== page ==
Boston's Top 5 international signings of all time

January 14th, 2021

To build championship teams, you need scouts who can find players from various countries. The Red Sox have proved this with their most recent title teams.

The success of an international scouting department can be the difference between just another contender and being the last team standing.

While in a perfect world, a team identifies these players, develops them and sees them turn into stars, there’s a different way this can go. What if a stud international signing becomes the centerpiece of a trade that directly leads to a championship?

The Red Sox have executed both the “perfect world” scenario and the trade scenario with international players.

These are the Red Sox’s top 5 international prospects of all-time.

In 2009, the Red Sox signed a 16-year-old prospect from Aruba with a sweet right-handed swing and never regretted it. In ’13, Bogaerts was called up in the late stages of a pennant race and was unflappable. By the World Series, he had emerged as the starting third baseman. But that was just a temporary position. Bogaerts has always prided himself on being a shortstop, and he’s held down that position in Boston since ’14. Now one of the best hitters in the game, Bogaerts is signed through 2025. He collected a second World Series ring in ’18, and hopes to lead the Red Sox to more championships in the coming years.

The left-handed-hitting masher has a genuine love for the game. The Red Sox signed him out of the Dominican Republic in 2013, and it didn’t take Devers long to roar through the farm system. By the '17 pennant race, you could find the 20-year-old Devers turning on a 102.8 mph Aroldis Chapman fastball for a dramatic home run at Yankee Stadium. Though Devers wasn’t as consistent as he wanted to be in the championship season of ’18, he came up with several big hits in the postseason. And in ’19, he was an absolute machine, putting together one of the best offensive seasons in Red Sox history.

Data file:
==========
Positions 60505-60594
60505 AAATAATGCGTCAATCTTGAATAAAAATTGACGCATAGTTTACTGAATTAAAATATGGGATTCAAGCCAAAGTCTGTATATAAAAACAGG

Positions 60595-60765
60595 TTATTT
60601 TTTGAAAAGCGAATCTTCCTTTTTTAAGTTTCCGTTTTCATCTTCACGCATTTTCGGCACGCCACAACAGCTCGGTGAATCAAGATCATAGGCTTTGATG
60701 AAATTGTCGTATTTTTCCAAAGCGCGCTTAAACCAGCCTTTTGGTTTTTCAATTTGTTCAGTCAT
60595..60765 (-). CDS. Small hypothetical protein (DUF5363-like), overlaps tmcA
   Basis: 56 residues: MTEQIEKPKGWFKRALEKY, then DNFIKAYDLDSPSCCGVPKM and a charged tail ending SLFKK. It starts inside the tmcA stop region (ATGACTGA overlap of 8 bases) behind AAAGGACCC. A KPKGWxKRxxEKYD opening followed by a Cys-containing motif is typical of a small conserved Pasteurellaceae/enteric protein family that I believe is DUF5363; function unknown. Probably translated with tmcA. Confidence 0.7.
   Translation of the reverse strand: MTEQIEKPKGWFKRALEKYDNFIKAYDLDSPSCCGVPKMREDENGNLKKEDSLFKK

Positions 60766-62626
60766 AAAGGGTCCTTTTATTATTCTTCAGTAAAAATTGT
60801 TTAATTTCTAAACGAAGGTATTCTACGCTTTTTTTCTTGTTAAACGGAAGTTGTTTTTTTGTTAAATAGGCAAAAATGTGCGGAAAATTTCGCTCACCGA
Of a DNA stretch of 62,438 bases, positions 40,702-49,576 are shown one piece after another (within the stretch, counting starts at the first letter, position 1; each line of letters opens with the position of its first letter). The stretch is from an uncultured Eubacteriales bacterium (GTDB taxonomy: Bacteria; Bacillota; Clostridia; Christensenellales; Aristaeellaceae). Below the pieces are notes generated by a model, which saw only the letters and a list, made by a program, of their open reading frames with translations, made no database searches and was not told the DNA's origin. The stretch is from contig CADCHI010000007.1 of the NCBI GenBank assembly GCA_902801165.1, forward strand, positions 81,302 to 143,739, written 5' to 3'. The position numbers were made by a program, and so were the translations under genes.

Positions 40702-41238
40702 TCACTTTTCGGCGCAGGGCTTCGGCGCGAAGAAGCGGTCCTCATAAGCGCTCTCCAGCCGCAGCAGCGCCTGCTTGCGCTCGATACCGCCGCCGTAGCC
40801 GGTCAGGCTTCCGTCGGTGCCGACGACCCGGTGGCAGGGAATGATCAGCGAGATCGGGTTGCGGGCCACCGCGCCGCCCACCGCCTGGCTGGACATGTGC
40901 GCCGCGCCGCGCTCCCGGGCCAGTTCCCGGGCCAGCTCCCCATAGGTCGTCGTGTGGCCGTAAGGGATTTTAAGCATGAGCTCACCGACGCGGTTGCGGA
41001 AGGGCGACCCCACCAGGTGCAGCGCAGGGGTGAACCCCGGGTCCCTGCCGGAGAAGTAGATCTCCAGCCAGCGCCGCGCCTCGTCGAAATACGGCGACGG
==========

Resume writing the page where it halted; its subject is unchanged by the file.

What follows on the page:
The Red Sox thought so highly of this Cuban infielder that they shattered the previous record for an international amateur player by inking him to a $31.5 signing bonus in February 2015. Though Moncada’s lone playing stint with the Red Sox didn’t go well as a September callup in ’16, he possessed enough value to be at the forefront of a blockbuster trade four months later. With Moncada as the key chip, the Red Sox were able to acquire an ace in his prime in Chris Sale from the White Sox. Helped by Sale’s mastery, the Red Sox won the 2018 World Series. In '19, Moncada displayed the talent that Boston scouts loved when he had a .915 OPS for Chicago.

While many of you probably remember Ramirez from his second stint with the Red Sox – when he signed as a free agent in 2015 – it is his first stint with the team that helped lead to a championship. The Red Sox signed the 16-year-old from the Dominican Republic in July 2000. Ramirez, as a youngster, was a gifted athlete. By 2005, the shortstop was the most touted prospect in Boston’s farm system. That was the year the Sox made the difficult choice to trade Ramirez in exchange for Josh Beckett and Mike Lowell. It was one of those trades that was a classic win-win. Beckett and Lowell were vital members of an ’07 World Series championship team in Boston. For the Marlins, Ramirez was the 2006 Rookie of the Year and the ’09 batting champ. In an added bonus, Ramirez got a championship ring with the Red Sox at the end of his career, though he was released in the second month of that ’18 season.


This is one of the most complex signings in Red Sox history to evaluate. Was it a success? You be the judge. To get exclusive rights for the Japanese righty, the Red Sox submitted a blind posting fee of $51.1 million. On top of that, they signed him to a six-year, $52 million contract. Matsuzaka, who was nothing short of legendary in Japan, made a strong early impact for Boston. In his first two seasons, he was a combined 33-15. He chewed up 204 2/3 innings for a World Series championship team in ’07. Matsuzaka got the win in Game 7 of that year’s American League Championship Series and Game 3 of the World Series. And in ’08, for a team that went to Game 7 of the ALCS, Matsuzaka’s 2.90 ERA was seventh in the AL.

But the Red Sox got very little in the final four years of the contract as Matsuzaka struggled with both his health and his effectiveness, going 17-22 with a 5.53 ERA. But championship banners hang forever, and the Red Sox might not have won in ’07 without him.

Honorable mentions
Roger Moret, who signed out of high school from Puerto Rico, was an invaluable swing man for the Red Sox of the early to mid ‘70s. The righty went 13-2 in 1973 and 14-3 in the pennant-winning season of ’75. It is curious that late manager Darrell Johnson didn’t use him in higher-leverage situations in the ’75 World Series. … Japanese free agent Hideki Okajima signed with the Red Sox a couple of weeks before Matsuzaka’s deal became official. You can make the case that the lefty reliever was every bit as valuable as Dice-K to the ’07 champs. Okajima was a lockdown setup man, notching a 2.22 ERA in 66 outings during his rookie season. The next year, he was almost as effective, posting a 2.64 ERA in 64 games.